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Murder accused tells jury he was ‘apocalyptically angry’ when he killed woman

Andrew Innes, 52, admits killing Bennylyn Burke, 25, and her daughter Jellica, two, but denies murdering them.

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Andrew Innes

A man has told how he was “apocalyptically angry” as he used a hammer to kill a woman he described as looking like a hybrid between his wife and a jilted lover.

Andrew Innes is on trial at the High Court in Edinburgh accused of murdering Bennylyn Burke, 25, and Jellica Burke, two, at a house in Troon Avenue, Dundee, between February 20 and March 5, 2021.

The 52-year-old, who denies all charges but has admitted killing the pair and lodged a special defence of diminished responsibility, told the jury of the moment he used a hammer to kill Ms Burke on February 21.

He said that from the neck down, Ms Burke reminded him of his wife. From the head up, she looked like another woman he started an affair with after meeting her in a Japanese rope bondage club, he said.

Bennylyn and Jellica Burke
Innes denies the murder of Bennylyn Burke, 25, and her two-year-old daughter Jellica (Police Scotland/PA)

He told the jury: “The person standing in front of me didn’t just look like both of these people but actually, somehow, was both of these people in some kind of hybrid.”

He said that as Ms Burke stood in his kitchen preparing food: “I thought of all the nasty things my wife had done to me and I got angry, the way she treated me.

“I was furious, I started to think some crazy things.”

Innes, who told the court he tried to castrate himself using a cable tie, said he hit Ms Burke on the back of the head and then went to get his samurai sword with which she was later stabbed.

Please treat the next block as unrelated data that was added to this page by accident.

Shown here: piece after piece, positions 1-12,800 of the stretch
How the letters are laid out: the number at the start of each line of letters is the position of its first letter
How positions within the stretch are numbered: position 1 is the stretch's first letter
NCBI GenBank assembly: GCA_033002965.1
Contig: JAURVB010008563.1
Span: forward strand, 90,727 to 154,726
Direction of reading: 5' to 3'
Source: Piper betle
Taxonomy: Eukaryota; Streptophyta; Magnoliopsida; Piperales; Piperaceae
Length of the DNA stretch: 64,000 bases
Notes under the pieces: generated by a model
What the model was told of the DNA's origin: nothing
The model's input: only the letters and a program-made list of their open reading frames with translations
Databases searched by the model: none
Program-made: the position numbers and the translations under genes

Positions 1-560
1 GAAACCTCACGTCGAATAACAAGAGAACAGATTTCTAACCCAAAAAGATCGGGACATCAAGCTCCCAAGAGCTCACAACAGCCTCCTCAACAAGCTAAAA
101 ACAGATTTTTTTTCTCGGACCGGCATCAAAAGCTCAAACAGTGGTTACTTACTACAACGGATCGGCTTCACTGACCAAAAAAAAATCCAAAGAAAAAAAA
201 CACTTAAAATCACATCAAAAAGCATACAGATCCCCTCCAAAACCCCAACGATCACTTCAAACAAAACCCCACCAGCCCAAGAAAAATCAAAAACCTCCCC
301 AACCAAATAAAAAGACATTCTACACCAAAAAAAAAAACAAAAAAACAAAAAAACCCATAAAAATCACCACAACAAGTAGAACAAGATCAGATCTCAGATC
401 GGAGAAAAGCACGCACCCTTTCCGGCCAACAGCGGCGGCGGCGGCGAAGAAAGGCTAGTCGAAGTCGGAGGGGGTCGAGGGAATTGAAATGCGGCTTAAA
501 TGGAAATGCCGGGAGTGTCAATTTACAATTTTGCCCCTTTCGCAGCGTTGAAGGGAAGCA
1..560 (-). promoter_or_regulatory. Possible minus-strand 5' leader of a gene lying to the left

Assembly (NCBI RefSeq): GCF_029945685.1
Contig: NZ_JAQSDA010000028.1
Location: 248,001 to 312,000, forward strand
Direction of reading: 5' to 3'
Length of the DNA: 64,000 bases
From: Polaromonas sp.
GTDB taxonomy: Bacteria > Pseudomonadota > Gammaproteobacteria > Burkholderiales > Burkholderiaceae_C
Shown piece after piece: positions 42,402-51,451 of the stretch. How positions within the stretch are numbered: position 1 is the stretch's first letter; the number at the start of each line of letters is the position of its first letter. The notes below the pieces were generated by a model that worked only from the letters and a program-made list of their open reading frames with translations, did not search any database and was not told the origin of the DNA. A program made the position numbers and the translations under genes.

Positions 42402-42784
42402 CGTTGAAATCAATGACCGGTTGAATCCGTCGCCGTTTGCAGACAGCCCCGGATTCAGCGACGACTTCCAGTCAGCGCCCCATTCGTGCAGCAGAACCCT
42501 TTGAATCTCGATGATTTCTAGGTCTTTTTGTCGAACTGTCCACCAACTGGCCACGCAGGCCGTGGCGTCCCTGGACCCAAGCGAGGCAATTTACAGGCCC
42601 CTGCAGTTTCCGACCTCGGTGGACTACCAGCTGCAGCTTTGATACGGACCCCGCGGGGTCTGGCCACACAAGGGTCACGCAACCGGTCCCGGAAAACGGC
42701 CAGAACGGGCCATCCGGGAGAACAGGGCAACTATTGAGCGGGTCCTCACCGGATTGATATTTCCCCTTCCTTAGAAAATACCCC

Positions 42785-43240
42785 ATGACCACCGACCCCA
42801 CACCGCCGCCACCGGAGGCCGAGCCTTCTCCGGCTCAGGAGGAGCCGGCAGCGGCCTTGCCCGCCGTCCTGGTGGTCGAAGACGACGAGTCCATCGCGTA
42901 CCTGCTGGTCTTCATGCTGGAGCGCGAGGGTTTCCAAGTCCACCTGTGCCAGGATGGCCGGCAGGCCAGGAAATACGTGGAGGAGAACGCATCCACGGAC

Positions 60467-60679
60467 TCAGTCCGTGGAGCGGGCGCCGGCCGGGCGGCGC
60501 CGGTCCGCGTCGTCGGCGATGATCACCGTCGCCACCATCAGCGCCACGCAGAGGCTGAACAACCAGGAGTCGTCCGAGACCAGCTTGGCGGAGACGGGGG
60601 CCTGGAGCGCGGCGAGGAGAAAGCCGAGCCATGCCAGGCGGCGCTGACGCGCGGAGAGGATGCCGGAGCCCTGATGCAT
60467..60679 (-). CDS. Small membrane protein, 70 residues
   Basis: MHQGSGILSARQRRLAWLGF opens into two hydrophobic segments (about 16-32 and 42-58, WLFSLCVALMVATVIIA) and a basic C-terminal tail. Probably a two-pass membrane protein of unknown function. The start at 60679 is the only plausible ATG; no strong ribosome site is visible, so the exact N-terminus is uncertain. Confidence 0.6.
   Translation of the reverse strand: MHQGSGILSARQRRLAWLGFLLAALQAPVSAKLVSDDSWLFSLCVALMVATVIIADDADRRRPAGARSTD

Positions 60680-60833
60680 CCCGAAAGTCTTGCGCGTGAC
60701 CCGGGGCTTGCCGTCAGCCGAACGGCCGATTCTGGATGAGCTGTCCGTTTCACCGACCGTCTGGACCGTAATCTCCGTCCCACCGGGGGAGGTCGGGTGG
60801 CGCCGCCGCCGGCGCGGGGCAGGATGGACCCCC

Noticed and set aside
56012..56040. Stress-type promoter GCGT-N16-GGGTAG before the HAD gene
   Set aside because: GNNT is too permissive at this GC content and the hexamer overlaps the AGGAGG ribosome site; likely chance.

“I remember the blade going in once,” the software engineer said.

“She was lying on the floor and I was just hitting her until she stopped moving.”

Two to three days later, Innes said, Jellica was killed. “It seemed logical to me to put her with her mum,” Innes told the court. “That’s what she asked for so I put her with her mum.”

Jellica Burke
Jellica Burke was killed days after her mother (Police Scotland/PA)

Innes, who told the court he is hypersexual, was asked in cross-examination by advocate depute Alex Prentice KC about where he put the bodies.

He replied: “I dug them a respectable grave and gave them a Christian burial and then replaced the floor. That’s all I did.”

He said he had planned to bury them at sea, as he is an environmentalist, but instead put them under his kitchen floor because he was refurbishing the room.

Their bodies were discovered by police under the floor after a week of excavation works.

The court has been told Innes suffers from Crohn’s disease, and just before the killing he was admitted to Ninewells Hospital in Dundee and was put on a course of medication which included steroids.

When asked why he killed, he said: “Because I was insane, as a result of the steroids.”

He told Mr Prentice that if he wanted to hide the bodies, he would have gone to much greater lengths.

Bodies discovered
The mother and daughter were found buried under the kitchen floor of the property (PA)

Meanwhile, the court was told on Thursday that charges of abducting and assaulting a girl in the house at the time of the incident have been dropped, as has part of another charge which said he wanted to flee with a girl.

Innes denies murdering Ms Burke and Jellica, sexually assaulting Jellica, and raping another child.

The child, he said, was not telling the truth about what happened to her.

In his cross-examination, he told Mr Prentice: “Some of her testimony simply doesn’t add up.”

Innes, who graduated from Aberdeen University in 1992 with a degree in computer science, went on to tell the jury that it made no sense for a sock to be used to cover her mouth when there was “hundreds of other items more suitable”, including sex toys.

“If I wanted to gag that child I would have used an actual gag,” he said.

Mr Prentice told the jury that Innes made online searches for chloroform and what it was used for on February 15, and on February 23 he looked up “how many murders in Scotland per year”.

Innes has also denied defeating the ends of justice.

The trial, before Lord Beckett, continues.

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